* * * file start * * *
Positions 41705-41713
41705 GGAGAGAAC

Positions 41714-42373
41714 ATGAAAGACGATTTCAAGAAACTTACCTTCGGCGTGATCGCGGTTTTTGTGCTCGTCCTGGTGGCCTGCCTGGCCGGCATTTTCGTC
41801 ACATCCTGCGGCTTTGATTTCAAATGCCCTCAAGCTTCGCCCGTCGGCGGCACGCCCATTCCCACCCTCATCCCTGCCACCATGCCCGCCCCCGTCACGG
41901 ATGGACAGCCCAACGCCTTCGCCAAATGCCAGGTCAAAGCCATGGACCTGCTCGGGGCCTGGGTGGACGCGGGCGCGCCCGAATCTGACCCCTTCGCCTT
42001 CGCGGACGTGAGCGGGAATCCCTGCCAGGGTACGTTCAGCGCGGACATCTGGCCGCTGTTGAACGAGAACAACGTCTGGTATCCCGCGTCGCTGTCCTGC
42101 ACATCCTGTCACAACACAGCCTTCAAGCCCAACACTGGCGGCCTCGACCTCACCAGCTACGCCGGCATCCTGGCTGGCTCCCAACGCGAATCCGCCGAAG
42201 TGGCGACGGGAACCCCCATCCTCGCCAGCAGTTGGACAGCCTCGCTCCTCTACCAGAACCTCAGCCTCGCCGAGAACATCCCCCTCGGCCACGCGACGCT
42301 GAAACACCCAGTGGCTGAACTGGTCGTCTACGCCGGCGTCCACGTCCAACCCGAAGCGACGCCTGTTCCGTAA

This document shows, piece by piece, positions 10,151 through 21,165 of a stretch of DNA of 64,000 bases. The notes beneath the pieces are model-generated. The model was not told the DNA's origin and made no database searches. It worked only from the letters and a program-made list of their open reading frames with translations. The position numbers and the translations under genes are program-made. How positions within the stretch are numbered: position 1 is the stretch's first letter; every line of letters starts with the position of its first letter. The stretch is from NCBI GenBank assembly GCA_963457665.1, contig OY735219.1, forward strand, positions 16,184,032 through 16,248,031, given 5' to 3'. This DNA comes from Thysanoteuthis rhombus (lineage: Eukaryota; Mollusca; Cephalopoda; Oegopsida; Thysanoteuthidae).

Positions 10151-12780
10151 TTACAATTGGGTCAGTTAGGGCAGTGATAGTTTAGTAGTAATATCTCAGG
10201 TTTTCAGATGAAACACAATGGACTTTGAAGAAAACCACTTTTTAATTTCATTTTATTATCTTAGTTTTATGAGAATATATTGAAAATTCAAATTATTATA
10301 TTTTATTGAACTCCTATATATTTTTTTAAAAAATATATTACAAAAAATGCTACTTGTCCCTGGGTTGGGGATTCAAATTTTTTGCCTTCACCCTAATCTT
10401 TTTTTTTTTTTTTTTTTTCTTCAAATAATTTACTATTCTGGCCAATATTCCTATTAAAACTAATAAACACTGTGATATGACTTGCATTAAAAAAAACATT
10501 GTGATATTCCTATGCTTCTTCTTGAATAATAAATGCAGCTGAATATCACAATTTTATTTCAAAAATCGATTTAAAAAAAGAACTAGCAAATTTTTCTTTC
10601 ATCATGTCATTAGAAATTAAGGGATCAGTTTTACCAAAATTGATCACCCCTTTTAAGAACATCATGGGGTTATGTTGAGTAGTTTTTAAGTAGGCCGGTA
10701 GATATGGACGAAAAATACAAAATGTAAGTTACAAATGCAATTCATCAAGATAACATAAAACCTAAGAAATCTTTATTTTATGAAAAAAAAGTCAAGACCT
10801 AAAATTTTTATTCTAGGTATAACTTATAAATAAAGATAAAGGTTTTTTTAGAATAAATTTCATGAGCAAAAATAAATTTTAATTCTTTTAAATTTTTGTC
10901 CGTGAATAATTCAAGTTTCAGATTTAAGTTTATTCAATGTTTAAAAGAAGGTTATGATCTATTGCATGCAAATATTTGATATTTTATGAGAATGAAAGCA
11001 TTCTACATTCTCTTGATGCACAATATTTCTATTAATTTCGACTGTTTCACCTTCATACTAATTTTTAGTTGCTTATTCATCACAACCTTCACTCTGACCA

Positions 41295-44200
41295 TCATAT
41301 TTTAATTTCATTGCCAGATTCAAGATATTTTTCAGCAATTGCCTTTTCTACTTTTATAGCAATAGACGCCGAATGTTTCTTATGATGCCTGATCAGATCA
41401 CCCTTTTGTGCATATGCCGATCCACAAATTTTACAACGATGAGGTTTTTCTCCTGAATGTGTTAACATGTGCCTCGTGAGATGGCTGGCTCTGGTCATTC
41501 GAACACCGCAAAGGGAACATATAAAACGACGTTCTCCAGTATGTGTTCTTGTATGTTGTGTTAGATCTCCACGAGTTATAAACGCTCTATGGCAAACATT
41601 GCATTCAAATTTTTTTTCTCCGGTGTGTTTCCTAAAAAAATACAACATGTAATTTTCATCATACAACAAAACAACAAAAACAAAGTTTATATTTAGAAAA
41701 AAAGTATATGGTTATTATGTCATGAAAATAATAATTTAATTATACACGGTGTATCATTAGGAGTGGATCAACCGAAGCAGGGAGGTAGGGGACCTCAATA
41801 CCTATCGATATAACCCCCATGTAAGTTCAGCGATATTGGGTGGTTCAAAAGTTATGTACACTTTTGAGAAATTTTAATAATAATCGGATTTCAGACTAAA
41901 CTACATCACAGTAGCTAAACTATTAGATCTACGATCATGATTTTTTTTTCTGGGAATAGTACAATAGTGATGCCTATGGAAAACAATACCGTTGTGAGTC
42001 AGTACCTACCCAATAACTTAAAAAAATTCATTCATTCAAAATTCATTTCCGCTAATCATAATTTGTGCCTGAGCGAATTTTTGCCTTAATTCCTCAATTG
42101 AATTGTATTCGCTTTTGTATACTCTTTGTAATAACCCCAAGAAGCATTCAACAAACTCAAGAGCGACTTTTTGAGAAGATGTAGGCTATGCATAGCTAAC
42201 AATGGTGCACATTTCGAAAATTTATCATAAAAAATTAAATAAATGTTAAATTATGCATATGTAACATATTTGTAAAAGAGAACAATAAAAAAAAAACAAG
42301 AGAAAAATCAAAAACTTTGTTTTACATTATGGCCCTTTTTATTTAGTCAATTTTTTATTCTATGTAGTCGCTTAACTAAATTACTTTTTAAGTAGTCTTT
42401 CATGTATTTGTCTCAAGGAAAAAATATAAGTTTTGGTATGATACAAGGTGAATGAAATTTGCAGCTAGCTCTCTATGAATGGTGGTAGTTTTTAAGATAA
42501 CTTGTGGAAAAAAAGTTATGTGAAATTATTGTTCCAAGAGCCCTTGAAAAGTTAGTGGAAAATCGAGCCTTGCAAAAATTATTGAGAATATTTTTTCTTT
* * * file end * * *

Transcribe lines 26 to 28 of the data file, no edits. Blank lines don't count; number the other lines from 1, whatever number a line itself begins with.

41401 CCCTTTTGTGCATATGCCGATCCACAAATTTTACAACGATGAGGTTTTTCTCCTGAATGTGTTAACATGTGCCTCGTGAGATGGCTGGCTCTGGTCATTC
41501 GAACACCGCAAAGGGAACATATAAAACGACGTTCTCCAGTATGTGTTCTTGTATGTTGTGTTAGATCTCCACGAGTTATAAACGCTCTATGGCAAACATT
41601 GCATTCAAATTTTTTTTCTCCGGTGTGTTTCCTAAAAAAATACAACATGTAATTTTCATCATACAACAAAACAACAAAAACAAAGTTTATATTTAGAAAA